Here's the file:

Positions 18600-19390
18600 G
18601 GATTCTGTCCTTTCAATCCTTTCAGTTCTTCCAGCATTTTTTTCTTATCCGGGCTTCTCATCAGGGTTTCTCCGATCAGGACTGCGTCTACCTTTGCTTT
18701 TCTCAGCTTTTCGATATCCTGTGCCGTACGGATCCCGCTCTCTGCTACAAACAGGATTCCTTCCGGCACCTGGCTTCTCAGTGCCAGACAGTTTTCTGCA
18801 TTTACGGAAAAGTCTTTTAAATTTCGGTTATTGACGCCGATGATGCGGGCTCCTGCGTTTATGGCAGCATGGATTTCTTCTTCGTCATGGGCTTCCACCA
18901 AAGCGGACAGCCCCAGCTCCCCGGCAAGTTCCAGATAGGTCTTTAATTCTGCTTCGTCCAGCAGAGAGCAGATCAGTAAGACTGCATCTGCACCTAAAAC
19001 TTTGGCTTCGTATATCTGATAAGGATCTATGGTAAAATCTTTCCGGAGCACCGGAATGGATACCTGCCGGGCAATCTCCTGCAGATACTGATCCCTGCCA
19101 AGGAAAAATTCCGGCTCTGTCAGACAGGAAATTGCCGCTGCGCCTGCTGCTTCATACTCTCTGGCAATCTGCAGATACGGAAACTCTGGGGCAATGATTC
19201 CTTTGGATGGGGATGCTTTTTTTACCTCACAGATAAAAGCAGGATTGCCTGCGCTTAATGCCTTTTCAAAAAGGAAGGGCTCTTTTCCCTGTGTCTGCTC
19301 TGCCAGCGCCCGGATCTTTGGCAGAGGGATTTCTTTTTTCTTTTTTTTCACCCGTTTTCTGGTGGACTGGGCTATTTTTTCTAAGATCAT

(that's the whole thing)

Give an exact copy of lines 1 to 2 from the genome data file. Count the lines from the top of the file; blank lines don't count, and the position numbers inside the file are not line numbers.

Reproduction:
Positions 18600-19390
18600 G